From Open the Great Highway Alliance:
Thank you for shining a light on so many of our neighborhood issues, especially those pertaining to the Great Highway between Lincoln Way and Sloat Boulevard. Open the Great Highway Alliance, a nonprofit benefit corporation, hopes you will publish the following statement concerning upcoming legislation that will affect the future of the Great Highway.
COMPASSIONATE COMMON-SENSE REASONS TO KEEP THE GREAT HIGHWAY OPEN AND SHARED
Legislation is being drafted to keep the two-mile stretch of the Great Highway between Lincoln and Sloat permanently in the same condition that it has been in since Aug. 16, 2021. On behalf of its nearly 16,000 supporters and many families needing to drive on and living near the highway, Open The Great Highway Alliance advocates reopening it to its pre-pandemic condition. If not fully reopened 24/7, at least make an adjustment to keep it open through 6 a.m. Saturday. In consideration for the safety and preservation of the nearby streets and environment, it should also be open to vehicles Saturday from 9 p.m. to 6 a.m. Sunday morning, and again opened at 9 p.m. Sunday night. The reasons are as follows:
1. GH closure overwhelms residential streets with heavy freeway traffic in the dead of night
The trucks, big rigs and other vehicles that are prevented from using the Highway at night drive past homes and apartments on the parallel streets a few feet from front doors all night long causing noise, air pollution and danger to families trying to experience peace in their homes during the weekends.
2. Pedestrians and bicyclists do not use the GH at night or in bad weather, but vehicles do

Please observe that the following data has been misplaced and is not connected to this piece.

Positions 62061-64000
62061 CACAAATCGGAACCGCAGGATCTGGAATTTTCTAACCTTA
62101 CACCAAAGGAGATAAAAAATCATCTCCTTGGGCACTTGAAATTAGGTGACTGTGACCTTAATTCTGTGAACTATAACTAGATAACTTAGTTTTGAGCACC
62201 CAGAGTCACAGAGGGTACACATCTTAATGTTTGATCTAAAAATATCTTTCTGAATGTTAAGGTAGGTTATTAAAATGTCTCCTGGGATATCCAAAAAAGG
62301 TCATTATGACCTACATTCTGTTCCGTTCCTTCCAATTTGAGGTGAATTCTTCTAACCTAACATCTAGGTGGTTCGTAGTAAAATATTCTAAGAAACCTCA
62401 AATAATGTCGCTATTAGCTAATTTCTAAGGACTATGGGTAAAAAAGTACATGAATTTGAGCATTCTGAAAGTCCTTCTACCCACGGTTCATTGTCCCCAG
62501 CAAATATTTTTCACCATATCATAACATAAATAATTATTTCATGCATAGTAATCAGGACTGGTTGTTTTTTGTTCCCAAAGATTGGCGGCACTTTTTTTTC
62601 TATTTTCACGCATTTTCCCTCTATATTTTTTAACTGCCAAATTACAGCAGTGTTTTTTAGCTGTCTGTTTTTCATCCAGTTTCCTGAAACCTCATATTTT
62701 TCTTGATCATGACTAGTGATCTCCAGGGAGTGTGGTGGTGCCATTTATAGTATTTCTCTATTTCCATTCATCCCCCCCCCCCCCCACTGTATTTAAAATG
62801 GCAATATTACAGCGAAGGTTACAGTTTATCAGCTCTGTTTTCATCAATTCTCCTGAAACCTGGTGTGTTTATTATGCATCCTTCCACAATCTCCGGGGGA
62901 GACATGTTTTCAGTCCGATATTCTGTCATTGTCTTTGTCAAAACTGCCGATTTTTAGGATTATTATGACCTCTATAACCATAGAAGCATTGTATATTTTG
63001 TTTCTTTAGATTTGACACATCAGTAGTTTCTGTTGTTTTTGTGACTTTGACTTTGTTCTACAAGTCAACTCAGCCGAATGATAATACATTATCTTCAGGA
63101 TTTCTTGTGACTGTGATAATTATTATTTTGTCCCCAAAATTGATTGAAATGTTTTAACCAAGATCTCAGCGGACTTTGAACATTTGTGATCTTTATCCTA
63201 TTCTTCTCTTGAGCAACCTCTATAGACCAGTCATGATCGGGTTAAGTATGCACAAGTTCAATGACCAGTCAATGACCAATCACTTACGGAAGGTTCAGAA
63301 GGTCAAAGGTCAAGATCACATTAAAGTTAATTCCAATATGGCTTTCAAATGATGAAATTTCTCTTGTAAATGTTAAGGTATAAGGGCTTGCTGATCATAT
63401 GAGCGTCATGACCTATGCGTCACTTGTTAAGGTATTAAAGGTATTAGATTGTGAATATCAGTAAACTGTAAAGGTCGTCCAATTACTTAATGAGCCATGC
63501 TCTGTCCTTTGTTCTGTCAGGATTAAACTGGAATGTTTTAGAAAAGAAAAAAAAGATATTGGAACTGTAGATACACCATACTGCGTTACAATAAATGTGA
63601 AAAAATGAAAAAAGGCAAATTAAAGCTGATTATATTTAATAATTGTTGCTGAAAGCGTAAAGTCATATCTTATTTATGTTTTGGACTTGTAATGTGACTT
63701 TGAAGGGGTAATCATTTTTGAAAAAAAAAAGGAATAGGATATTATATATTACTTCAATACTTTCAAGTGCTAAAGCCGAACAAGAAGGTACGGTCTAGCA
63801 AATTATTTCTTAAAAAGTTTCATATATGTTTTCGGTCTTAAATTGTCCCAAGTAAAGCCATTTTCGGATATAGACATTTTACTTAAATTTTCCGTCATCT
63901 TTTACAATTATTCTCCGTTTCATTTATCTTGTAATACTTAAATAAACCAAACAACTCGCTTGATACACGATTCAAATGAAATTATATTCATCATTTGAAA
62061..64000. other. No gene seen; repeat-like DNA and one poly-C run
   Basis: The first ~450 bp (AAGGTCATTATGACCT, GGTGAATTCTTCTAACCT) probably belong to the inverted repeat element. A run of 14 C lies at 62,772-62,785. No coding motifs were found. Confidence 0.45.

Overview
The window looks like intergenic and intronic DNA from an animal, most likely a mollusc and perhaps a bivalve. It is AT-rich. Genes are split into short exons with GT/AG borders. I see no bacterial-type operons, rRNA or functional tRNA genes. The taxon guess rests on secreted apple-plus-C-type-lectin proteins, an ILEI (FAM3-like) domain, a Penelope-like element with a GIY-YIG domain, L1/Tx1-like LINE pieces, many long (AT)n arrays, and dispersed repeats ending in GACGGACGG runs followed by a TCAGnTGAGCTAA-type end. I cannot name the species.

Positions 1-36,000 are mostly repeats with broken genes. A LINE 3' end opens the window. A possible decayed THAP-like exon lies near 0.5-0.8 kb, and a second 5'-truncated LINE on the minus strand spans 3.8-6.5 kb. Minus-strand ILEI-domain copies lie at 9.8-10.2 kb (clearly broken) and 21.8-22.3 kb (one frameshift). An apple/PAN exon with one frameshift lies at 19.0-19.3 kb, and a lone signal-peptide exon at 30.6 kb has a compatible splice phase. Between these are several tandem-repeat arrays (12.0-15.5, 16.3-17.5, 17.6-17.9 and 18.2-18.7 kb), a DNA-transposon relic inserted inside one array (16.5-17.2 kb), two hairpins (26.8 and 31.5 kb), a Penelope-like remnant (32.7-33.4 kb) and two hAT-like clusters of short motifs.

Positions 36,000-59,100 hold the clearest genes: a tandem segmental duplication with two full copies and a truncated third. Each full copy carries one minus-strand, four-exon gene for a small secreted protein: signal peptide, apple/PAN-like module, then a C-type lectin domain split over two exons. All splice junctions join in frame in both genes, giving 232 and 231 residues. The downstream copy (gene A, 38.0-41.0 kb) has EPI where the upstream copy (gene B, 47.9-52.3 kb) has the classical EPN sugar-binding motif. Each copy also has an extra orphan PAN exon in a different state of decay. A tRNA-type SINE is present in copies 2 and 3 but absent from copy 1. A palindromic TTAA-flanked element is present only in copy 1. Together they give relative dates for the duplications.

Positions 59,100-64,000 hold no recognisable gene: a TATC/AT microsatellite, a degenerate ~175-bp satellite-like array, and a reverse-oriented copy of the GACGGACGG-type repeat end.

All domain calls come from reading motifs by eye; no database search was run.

The Great Highway is completely empty of pedestrians and bicyclists once night falls, during thick fog, high winds or rain, when thousands of vehicles are able to travel on it using the safest route north and south across the peninsula.
3. Diverting traffic away from the shortest nonstop route is environmentally harmful
The vehicles diverted off the nonstop two-mile stretch of Highway with timed lights and no intersections are forced to drive out of their way through residential streets, stop and restart their engines and spend double or triple the amount of time driving. This increases air and noise pollution throughout the City causing environmental harm. An Environmental Impact Report needs to be done before any more time is added to this dangerous closure, a position supported by environmental groups such as The Sierra Club and San Franciscans for Urban Nature.
4. A closed GH delays first responders to beach and neighborhood rescues
Emergency vehicles forced to negotiate the GH with pedestrians and bicyclists in the middle of the lanes, and with increased traffic congestion on residential streets, are causing delays that could be life-threatening.
5. GH is a model Vision Zero example of a safe road with a record of no deaths or injuries from collisions for many, many years